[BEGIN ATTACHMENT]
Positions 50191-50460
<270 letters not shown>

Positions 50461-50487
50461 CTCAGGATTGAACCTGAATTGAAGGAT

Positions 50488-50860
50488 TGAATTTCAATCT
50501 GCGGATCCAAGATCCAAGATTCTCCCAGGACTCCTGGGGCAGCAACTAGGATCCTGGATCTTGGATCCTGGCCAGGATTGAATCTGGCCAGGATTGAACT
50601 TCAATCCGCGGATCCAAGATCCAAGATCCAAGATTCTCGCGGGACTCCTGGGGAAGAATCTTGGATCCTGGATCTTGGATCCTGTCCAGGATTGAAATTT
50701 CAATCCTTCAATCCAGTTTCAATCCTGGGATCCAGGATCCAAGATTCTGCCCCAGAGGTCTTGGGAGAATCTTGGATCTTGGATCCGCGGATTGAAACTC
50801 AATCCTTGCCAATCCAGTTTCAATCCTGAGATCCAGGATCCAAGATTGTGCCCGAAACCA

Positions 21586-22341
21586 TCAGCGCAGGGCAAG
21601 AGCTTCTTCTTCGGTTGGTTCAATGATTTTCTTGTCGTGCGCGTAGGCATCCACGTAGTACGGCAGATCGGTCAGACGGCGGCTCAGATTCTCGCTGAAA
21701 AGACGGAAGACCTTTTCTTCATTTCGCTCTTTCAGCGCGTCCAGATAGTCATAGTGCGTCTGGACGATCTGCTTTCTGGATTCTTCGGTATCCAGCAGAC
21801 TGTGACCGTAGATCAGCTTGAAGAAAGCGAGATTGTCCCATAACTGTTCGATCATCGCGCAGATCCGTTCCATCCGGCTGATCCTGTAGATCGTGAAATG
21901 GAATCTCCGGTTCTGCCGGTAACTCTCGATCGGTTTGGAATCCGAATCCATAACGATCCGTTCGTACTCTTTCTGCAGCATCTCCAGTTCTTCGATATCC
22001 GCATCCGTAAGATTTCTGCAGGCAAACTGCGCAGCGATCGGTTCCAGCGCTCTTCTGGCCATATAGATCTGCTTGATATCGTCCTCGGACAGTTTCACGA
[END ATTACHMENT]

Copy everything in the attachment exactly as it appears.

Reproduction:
Positions 50191-50460
<270 letters not shown>

Positions 50461-50487
50461 CTCAGGATTGAACCTGAATTGAAGGAT

Positions 50488-50860
50488 TGAATTTCAATCT
50501 GCGGATCCAAGATCCAAGATTCTCCCAGGACTCCTGGGGCAGCAACTAGGATCCTGGATCTTGGATCCTGGCCAGGATTGAATCTGGCCAGGATTGAACT
50601 TCAATCCGCGGATCCAAGATCCAAGATCCAAGATTCTCGCGGGACTCCTGGGGAAGAATCTTGGATCCTGGATCTTGGATCCTGTCCAGGATTGAAATTT
50701 CAATCCTTCAATCCAGTTTCAATCCTGGGATCCAGGATCCAAGATTCTGCCCCAGAGGTCTTGGGAGAATCTTGGATCTTGGATCCGCGGATTGAAACTC
50801 AATCCTTGCCAATCCAGTTTCAATCCTGAGATCCAGGATCCAAGATTGTGCCCGAAACCA

Positions 21586-22341
21586 TCAGCGCAGGGCAAG
21601 AGCTTCTTCTTCGGTTGGTTCAATGATTTTCTTGTCGTGCGCGTAGGCATCCACGTAGTACGGCAGATCGGTCAGACGGCGGCTCAGATTCTCGCTGAAA
21701 AGACGGAAGACCTTTTCTTCATTTCGCTCTTTCAGCGCGTCCAGATAGTCATAGTGCGTCTGGACGATCTGCTTTCTGGATTCTTCGGTATCCAGCAGAC
21801 TGTGACCGTAGATCAGCTTGAAGAAAGCGAGATTGTCCCATAACTGTTCGATCATCGCGCAGATCCGTTCCATCCGGCTGATCCTGTAGATCGTGAAATG
21901 GAATCTCCGGTTCTGCCGGTAACTCTCGATCGGTTTGGAATCCGAATCCATAACGATCCGTTCGTACTCTTTCTGCAGCATCTCCAGTTCTTCGATATCC
22001 GCATCCGTAAGATTTCTGCAGGCAAACTGCGCAGCGATCGGTTCCAGCGCTCTTCTGGCCATATAGATCTGCTTGATATCGTCCTCGGACAGTTTCACGA